Blues Traveler: Henry Butler

Blues Traveler

After the flood, New Orleans-based blues/jazz pianist Henry Butler looks at the bright side.

 
Henry Butler speaks from the piano in the Berk Recital Hall.  
Photo by Fred Bouchard  
   

When Hurricane Katrina hit, Henry Butler's home in New Orleans' Gentilly district went down slow. "My neighborhood took 7.8 feet of water," said Butler during a Berklee clinic that launched the New Orleans Visiting Artist (NOVA) Series in late September, about four weeks after the storm made landfall. Accompanied by a faculty combo, Butler performed the sinuous 1920s blues classic, "Goin' Down Slow," and as his bittersweet tenor intoned, "If you see my mother, tell her to please pray for me," he rolled out heartening fills and robust tremolos on piano. Butler sounded old as the Delta, yet new as today's weather. It was clear Butler had not only survived the hurricane, but was intent on turning any gray into sunshine. He echoed another cockeyed optimist, singer Louis Jordan, who loudly proclaimed, "Every knock is a boost!"

"Every adverse hit brings an opportunity for growth, something good," said Butler. "I'd not be here now but for Katrina. I'm taking the chance to share my experiences with the kids here. Lots of people are helping, sharing their resources, and we're grateful."

Butler, five-time nominee for the W.C. Handy Best Blues Instrumentalist award, is used to seeing life's bright sides. Blind since birth, Butler's not only a complete pianist—combining percussive jazz and rolling zydeco with Caribbean, classical, and rock 'n' roll—but is a world-class photographer, exhibited often worldwide. Butler was the first of several NOVA musicians Berklee plans to bring to Boston to work with students. In the days after his Berk Recital Hall clinic, Butler gave Hammond organ clinics and blues history classes.

"Playing music can be as mysterious as tapping into the ether, absorbing abstract elements and energy," Butler, dressed in black leather, said from the piano. "But it's also practical. People ask, 'How do you know when a player is about to end his or her solo?' It's a feeling, yes, but more tangible elements include the soloist's playing certain notes that let you know how he/she is dealing with the turnaround at hand."

When Butler called his "Blues for All Seasons," faculty saxophonist Dino Govoni jumped out of the gate with a ripping solo that indeed cued its ending with glancing, slow-down phrases. Butler followed with rolling double octave lines, angular boppish lines, and ended his solo with off-the-beat, spiky staccatos. To round it out, Kevin Belz's raunchy guitar called up bayou juke joints, Bruce Gertz caught a tasty bass chorus, and Yoron Israel got in his licks.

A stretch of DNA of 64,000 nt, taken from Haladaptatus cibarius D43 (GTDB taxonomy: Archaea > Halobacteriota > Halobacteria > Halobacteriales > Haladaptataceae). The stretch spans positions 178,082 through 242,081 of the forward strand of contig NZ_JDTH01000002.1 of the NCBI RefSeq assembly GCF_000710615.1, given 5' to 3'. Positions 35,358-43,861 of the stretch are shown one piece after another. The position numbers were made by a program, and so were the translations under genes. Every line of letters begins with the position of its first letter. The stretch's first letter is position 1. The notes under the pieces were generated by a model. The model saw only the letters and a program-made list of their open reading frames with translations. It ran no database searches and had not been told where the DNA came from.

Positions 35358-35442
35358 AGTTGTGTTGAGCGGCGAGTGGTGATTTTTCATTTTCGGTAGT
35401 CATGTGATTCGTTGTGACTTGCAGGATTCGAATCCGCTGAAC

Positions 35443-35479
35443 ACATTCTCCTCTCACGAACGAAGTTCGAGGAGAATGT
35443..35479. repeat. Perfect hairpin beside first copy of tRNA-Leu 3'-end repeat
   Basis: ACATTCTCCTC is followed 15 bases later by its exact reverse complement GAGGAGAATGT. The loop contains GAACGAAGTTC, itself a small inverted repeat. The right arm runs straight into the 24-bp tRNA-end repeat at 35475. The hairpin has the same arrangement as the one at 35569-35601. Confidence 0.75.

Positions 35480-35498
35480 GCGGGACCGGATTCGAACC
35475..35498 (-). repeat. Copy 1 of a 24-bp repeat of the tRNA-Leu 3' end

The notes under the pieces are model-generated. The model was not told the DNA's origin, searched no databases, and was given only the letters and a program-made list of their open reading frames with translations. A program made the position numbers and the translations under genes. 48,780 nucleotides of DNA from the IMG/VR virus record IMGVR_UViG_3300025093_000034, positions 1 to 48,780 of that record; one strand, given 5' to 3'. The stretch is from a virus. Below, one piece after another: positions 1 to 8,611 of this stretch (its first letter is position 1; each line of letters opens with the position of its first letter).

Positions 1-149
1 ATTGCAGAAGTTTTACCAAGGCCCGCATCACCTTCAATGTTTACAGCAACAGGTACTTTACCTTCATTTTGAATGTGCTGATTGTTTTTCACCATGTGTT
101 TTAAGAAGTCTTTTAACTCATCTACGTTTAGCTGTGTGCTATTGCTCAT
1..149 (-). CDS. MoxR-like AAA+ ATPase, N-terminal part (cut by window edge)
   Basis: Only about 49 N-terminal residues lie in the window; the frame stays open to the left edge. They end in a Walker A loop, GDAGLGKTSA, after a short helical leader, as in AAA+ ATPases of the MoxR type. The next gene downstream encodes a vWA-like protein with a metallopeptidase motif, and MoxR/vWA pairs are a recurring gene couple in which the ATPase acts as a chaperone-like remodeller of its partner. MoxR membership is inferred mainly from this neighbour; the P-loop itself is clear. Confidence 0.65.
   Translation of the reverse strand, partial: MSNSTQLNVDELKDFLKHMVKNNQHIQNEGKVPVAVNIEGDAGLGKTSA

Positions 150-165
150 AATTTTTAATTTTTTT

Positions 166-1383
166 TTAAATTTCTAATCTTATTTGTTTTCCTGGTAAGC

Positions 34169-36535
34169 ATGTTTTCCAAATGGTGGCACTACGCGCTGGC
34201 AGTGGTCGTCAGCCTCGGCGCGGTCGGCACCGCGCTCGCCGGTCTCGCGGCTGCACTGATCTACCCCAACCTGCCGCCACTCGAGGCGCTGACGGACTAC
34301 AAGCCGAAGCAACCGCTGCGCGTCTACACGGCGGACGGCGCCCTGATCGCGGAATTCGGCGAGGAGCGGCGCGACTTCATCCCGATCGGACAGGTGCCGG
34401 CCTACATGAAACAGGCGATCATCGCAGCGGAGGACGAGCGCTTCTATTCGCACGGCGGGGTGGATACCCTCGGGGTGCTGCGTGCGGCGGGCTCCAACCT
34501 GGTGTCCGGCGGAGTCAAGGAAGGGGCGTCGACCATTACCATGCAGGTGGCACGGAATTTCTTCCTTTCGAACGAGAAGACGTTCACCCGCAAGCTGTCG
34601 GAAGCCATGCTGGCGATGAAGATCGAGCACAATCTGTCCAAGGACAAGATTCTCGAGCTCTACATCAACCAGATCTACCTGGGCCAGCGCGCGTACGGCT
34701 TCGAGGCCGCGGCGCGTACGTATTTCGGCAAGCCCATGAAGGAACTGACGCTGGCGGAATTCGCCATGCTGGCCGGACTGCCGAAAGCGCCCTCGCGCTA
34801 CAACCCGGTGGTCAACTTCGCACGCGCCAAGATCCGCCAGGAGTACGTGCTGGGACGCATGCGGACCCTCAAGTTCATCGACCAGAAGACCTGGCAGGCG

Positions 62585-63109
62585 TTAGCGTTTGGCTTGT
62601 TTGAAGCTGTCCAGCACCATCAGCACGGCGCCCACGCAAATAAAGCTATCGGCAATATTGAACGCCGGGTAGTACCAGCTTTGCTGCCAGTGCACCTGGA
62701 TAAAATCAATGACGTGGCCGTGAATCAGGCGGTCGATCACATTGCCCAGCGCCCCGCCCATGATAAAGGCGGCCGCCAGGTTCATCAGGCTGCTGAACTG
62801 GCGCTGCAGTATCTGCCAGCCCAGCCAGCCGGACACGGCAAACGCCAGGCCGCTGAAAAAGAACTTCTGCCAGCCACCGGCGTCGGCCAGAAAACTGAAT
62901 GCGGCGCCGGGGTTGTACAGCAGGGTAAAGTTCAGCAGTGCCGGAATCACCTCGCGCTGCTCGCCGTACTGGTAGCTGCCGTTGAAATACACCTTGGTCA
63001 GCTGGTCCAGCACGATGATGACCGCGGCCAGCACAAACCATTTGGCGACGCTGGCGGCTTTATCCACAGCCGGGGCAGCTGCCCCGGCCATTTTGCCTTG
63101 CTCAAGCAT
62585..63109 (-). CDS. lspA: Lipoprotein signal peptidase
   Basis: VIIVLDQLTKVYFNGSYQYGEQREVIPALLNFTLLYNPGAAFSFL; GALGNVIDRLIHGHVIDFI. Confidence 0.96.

Butler claps accompaniment during an organ lab.
Photo by Nick Balkin
 

Butler briefly outlined various approaches to improvisation, giving a couple of examples on "Bye, Bye Blackbird," such as rhythmic (with a choppy Erroll Garner variation), stylistic, harmonic, and textural (in a spare Chicago blues vein). He encouraged students to create their own language, extending beyond the last book they bought or CD they transcribed, to musical explorations of their own culture or geographical locale.

"Music is about mutual team support, having the right information, and turning that information into knowledge through practice and experimentation," Butler said after leading the group on a rendition of Coltrane's "Impressions." "Berklee can give you lots of info and encourage you to study, but the rest is up to you. When you look at books of John Coltrane licks, you want not to become his puppet. I learned to transcribe and then create variations on McCoy Tyner and Cedar Walton solos and Bach inventions.

"Will yourself to practice two sessions daily, one solely technique, the other creative experimentation. Every time you play a scale, accent different notes. Caucasian youths don't get much help with rhythm, so listen to me: work with triplets. Learn to play a shuffle beat very precisely." Butler illustrated with a simple bass-line shuffle, then made it more complex, leading to McCoy Tyner–type comping figures. He also recommended listening to Oscar Peterson and Cedar Walton.

Butler bantered a little with the audience, joking about being 143 years old, and saying, "If you have a question, raise your hand and I'll be sure to ignore you." When asked if his black shoes with spring heels helped him make jump shots, Butler never missed a beat: "Yes, I've had to jump a few ravines and hurdles. They're called Z-Coils; they're fun and comfortable. They help me make less noise when I bang my big foot onstage, and they're good for my balance."

Butler recalled a marathon lesson with Professor Longhair, that playful, ageless icon of "Nawlins" funk and frolic. "I was in my McCoy phase, and 'Fess said to me: 'Man! You play too hard! If you played softer, you could move faster.' I've been workin' on that ever since." And Butler closed with his "Ode to Fess": he opened with Taps, laid down a left-hand habaƱera, and eased into lyrics which asked 'Fess to help him with this tribute. It made for a moving manifestation of the Spirit of New Orleans.

Fred Bouchard is a freelance writer and a faculty member in Berklee's Liberal Arts Department.